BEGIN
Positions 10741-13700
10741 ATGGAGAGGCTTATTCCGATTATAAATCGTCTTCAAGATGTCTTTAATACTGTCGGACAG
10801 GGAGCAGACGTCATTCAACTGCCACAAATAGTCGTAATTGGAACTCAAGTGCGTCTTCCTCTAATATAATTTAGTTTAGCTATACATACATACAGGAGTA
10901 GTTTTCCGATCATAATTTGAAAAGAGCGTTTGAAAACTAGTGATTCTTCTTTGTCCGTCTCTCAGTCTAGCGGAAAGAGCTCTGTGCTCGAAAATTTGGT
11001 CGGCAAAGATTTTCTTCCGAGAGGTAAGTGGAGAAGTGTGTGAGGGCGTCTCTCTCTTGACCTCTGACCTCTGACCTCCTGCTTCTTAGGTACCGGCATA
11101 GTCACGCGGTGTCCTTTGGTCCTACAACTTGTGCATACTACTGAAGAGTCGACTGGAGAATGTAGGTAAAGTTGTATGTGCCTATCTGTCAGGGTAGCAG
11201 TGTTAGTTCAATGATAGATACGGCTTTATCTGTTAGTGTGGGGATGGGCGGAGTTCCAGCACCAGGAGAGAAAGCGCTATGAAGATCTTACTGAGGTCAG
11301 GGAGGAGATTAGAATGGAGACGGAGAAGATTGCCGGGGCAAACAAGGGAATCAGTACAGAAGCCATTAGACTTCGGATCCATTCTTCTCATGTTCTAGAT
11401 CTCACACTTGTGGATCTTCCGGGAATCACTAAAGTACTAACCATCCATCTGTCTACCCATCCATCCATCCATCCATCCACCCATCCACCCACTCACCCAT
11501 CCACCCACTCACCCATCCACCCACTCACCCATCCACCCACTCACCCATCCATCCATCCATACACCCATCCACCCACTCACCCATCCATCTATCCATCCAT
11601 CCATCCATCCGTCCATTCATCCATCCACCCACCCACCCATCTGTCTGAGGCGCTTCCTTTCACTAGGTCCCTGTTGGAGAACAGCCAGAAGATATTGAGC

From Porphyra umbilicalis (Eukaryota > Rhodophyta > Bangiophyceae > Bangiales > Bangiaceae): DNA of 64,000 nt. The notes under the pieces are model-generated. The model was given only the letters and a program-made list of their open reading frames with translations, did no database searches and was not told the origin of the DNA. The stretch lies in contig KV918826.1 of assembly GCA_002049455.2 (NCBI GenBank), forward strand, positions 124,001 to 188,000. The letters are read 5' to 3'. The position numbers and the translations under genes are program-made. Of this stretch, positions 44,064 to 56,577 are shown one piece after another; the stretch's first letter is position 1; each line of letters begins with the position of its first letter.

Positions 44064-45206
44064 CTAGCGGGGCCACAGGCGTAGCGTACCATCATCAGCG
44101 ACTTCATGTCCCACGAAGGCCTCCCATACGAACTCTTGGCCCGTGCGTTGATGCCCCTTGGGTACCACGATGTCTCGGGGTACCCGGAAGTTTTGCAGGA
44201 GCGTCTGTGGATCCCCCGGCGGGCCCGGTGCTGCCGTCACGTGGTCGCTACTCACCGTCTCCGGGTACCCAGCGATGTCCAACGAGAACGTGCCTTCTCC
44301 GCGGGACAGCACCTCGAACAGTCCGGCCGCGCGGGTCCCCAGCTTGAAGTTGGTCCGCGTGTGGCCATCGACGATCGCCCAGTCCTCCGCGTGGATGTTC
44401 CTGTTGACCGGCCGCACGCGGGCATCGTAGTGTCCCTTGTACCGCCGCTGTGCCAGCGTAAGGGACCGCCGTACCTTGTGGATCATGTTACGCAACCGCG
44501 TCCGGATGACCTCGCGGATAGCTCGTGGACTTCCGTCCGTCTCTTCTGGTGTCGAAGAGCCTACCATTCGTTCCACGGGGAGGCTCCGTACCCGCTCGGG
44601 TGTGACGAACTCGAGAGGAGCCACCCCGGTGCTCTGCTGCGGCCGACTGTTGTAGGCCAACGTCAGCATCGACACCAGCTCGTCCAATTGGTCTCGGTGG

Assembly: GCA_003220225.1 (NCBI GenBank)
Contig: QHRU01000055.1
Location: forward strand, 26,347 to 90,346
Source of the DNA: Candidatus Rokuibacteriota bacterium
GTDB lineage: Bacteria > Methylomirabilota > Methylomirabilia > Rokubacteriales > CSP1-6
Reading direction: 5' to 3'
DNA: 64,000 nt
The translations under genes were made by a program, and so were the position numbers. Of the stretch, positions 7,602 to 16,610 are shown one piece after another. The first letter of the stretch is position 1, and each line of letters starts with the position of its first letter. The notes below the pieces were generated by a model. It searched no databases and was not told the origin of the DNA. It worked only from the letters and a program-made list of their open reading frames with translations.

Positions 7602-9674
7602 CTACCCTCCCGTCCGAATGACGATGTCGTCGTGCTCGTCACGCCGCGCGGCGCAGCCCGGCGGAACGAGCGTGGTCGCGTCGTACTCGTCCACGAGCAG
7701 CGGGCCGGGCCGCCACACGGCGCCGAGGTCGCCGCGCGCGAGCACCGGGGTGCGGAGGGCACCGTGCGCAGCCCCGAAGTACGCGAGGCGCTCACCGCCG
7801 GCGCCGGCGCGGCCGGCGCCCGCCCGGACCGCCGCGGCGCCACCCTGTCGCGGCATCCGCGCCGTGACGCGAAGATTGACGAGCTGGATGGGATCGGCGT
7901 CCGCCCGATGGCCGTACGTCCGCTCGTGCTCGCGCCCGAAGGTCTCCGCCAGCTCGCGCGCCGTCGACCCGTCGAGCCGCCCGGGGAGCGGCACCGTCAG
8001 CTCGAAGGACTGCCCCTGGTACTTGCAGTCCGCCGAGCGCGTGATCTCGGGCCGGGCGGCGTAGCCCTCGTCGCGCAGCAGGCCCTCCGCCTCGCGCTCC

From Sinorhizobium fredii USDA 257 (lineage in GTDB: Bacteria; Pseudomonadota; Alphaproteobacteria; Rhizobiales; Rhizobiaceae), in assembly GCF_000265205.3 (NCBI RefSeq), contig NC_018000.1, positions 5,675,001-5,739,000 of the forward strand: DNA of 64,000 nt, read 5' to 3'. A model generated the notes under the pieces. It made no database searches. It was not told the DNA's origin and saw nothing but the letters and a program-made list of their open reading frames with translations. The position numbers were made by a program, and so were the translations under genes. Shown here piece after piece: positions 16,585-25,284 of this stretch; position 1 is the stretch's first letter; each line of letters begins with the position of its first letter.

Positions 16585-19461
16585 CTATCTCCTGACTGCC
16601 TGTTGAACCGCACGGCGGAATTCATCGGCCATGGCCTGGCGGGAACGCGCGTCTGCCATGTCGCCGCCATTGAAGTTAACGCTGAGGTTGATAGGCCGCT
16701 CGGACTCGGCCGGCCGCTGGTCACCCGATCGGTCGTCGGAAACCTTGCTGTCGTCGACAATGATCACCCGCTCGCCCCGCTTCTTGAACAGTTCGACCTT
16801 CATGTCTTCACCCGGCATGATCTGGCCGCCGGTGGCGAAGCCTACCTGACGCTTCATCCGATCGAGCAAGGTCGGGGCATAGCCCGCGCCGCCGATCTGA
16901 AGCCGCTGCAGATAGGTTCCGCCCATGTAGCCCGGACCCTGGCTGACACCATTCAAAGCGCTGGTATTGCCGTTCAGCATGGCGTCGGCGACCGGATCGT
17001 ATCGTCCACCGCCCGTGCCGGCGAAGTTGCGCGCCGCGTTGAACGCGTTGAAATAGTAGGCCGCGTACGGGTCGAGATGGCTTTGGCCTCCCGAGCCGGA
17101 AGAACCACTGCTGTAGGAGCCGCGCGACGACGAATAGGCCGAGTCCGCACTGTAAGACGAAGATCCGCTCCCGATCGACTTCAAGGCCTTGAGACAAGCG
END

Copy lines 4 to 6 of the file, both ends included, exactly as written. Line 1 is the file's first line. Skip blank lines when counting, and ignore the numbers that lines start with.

10901 GTTTTCCGATCATAATTTGAAAAGAGCGTTTGAAAACTAGTGATTCTTCTTTGTCCGTCTCTCAGTCTAGCGGAAAGAGCTCTGTGCTCGAAAATTTGGT
11001 CGGCAAAGATTTTCTTCCGAGAGGTAAGTGGAGAAGTGTGTGAGGGCGTCTCTCTCTTGACCTCTGACCTCTGACCTCCTGCTTCTTAGGTACCGGCATA
11101 GTCACGCGGTGTCCTTTGGTCCTACAACTTGTGCATACTACTGAAGAGTCGACTGGAGAATGTAGGTAAAGTTGTATGTGCCTATCTGTCAGGGTAGCAG